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  1. Anne E. Riggs, Charles W. Kalish & Martha W. Alibali (2014). Property Content Guides Children's Memory for Social Learning Episodes. Cognition 131 (2):243-253.
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  2. Charles W. Kalish, Sunae Kim & Andrew G. Young (2012). How Young Children Learn From Examples: Descriptive and Inferential Problems. Cognitive Science 36 (8):1427-1448.
    Three experiments with preschool- and young school-aged children (N = 75 and 53) explored the kinds of relations children detect in samples of instances (descriptive problem) and how they generalize those relations to new instances (inferential problem). Each experiment initially presented a perfect biconditional relation between two features (e.g., all and only frogs are blue). Additional examples undermined one of the component conditional relations (not all frogs are blue) but supported another (only frogs are blue). Preschool-aged children did not distinguish (...)
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  3. Charles W. Kalish, Timothy T. Rogers, Jonathan Lang & Xiaojin Zhu (2011). Can Semi-Supervised Learning Explain Incorrect Beliefs About Categories? Cognition 120 (1):106-118.
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  4. Charles W. Kalish (2010). How Children Use Examples to Make Conditional Predictions. Cognition 116 (1):1-14.
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  5. Susan B. Perlman, Charles W. Kalish & Seth D. Pollak (2008). The Role of Maltreatment Experience in Children's Understanding of the Antecedents of Emotion. Cognition and Emotion 22 (4):651-670.
  6. Charles W. Kalish & Christopher A. Lawson (2007). Negative Evidence and Inductive Generalisation. Thinking and Reasoning 13 (4):394 – 425.
    How do people use past experience to generalise to novel cases? This paper reports four experiments exploring the significance on one class of past experiences: encounters with negative or contrasting cases. In trying to decide whether all ravens are black, what is the effect of learning about a non-raven that is not black? Two experiments with preschool-aged, young school-aged, and adult participants revealed that providing a negative example in addition to a positive example supports generalisation. Two additional experiments went on (...)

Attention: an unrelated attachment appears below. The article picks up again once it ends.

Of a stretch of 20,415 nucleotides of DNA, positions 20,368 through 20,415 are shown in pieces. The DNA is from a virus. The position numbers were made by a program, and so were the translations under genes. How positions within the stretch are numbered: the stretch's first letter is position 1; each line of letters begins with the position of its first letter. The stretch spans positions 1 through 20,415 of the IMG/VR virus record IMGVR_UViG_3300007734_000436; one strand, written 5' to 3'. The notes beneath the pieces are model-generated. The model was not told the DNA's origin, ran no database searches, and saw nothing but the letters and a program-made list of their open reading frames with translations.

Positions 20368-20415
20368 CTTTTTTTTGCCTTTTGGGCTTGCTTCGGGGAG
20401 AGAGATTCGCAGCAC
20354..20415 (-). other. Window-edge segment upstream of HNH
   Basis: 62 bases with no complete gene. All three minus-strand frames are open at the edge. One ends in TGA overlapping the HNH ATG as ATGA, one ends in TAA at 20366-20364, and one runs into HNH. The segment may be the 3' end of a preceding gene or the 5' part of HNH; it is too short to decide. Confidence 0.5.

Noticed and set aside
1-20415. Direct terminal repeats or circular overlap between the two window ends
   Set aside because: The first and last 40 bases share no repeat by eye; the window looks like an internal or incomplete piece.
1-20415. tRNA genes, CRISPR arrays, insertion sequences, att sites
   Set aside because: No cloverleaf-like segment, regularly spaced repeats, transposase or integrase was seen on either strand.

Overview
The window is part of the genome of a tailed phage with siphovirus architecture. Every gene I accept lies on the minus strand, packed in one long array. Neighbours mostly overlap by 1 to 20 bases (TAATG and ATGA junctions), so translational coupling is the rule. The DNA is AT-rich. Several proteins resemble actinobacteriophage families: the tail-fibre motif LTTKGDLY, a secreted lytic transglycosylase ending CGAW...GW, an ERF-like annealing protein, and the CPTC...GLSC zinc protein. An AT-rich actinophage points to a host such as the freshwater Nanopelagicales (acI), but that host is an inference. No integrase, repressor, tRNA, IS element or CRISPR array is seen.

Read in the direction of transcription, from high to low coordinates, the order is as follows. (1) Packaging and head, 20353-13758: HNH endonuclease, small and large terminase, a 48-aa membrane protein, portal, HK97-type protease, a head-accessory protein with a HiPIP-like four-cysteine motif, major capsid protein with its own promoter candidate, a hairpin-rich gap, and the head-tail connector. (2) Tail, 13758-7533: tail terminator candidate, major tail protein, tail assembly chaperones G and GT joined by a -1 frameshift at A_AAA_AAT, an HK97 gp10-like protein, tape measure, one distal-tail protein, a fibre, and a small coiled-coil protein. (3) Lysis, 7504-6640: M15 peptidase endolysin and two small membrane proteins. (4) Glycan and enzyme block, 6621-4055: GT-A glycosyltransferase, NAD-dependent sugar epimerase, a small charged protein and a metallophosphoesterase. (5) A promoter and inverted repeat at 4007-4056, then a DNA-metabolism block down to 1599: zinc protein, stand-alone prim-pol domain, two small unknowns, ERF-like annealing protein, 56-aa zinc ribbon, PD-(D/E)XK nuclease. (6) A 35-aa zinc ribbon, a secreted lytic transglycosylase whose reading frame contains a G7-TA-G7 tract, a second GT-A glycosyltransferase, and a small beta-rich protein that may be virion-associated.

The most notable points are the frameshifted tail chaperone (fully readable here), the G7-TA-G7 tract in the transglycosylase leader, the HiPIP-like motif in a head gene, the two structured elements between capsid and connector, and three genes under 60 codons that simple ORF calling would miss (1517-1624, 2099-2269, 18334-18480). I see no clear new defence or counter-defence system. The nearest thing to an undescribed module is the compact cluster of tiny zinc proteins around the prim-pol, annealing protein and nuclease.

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  7. Daniel R. Ames, Eric D. Knowles, Michael W. Morris, Charles W. Kalish, Andrea D. Rosati & Alison Gopnik (2001). The Social Folk Theorist: Insights From Social and Cultural Psychology on The. In Bertram Malle, L. J. Moses & Dare Baldwin (eds.), Intentions and Intentionality: Foundations of Social Cognition. Mit Press.
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  8. Andrea D. Rosati, Eric D. Knowles, Charles W. Kalish, Alison Gopnik, Daniel R. Ames & Michael W. Morris (2001). The Rocky Road From Acts to Dispositions: Insights for Attribution Theory From Developmental Research on Theories of Mind. In Bertram Malle, L. J. Moses & Dare Baldwin (eds.), Intentions and Intentionality: Foundations of Social Cognition. Mit Press.
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  9. Woo-Kyoung Ahn, Susan A. Gelman, Jennifer A. Amsterlaw, Jill Hohenstein & Charles W. Kalish (2000). Causal Status Effect in Children's Categorization. Cognition 76 (2):B35-B43.
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  10. Woo-Kyoung Ahn, Charles W. Kalish, Douglas L. Medin & Susan A. Gelman (1995). The Role of Covariation Versus Mechanism Information in Causal Attribution. Cognition 54 (3):299-352.
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